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Breast cancer math.

November 24, 2009

The latest recommendation from a US task force is that women don’t need regular mammograms until age 50.  The old recommendations were to start at age 40.  The USA Today article provides a number of statistics for risk of death from breast cancer.  When stats are given as a percent, I like to extend it out to an actual number.

MAMMOGRAMS, RISK OF DEATH
Mammograms reduce the risk of dying from breast cancer by a fraction of a percent, research shows.10-year risk of death from breast cancer:

Ages
40-49
Ages
50-59
Without screening 0.33% 0.89%
With screening 0.28% 0.69%
Absolute reduction in risk 0.05% 0.20%

Source: Steve Woloshin, Veterans Affairs Outcomes Group

Of 10,000 women aged 40 to 49, 33 are expected to die within 10 years from breast cancer.

If those same 10,000 women had screening, 28 would be expected to die within 10 years from breast cancer.

Of 10,000 women aged 50 to 59, 89 are expected to die within 10 years from breast cancer.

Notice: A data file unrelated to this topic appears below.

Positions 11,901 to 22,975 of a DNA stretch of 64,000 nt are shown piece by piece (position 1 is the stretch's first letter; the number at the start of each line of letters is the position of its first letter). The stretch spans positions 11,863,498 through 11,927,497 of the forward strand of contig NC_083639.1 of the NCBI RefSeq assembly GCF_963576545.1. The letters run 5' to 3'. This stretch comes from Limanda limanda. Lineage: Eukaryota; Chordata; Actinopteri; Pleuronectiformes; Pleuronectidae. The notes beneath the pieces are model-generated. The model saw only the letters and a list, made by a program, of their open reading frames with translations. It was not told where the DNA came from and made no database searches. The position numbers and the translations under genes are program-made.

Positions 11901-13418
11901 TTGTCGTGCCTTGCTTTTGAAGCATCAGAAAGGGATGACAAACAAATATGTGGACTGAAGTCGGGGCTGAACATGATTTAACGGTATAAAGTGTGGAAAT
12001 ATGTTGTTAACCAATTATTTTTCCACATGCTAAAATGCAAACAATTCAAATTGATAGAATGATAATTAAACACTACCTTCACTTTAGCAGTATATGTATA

If those same 10,000 women had screening, 69 would be expected to die within 10 years from breast cancer.

So, screening 10,000 women aged 40 to 49, would save 5 lives and screening 10,000 women aged 50 to 59 would save 20 lives.

BUT if the 10,000 women aged 40 to 49 are screened annually for 10 years, 5,000 would have a “false alarm” at least once and many would undergo investigations because of that false alarm.

Basically, screening all women aged 40 to 49 is not cost effective.  Individual women with other risk factors, especially a family history, should be screened early and often.  That is a much more effective use of resources.

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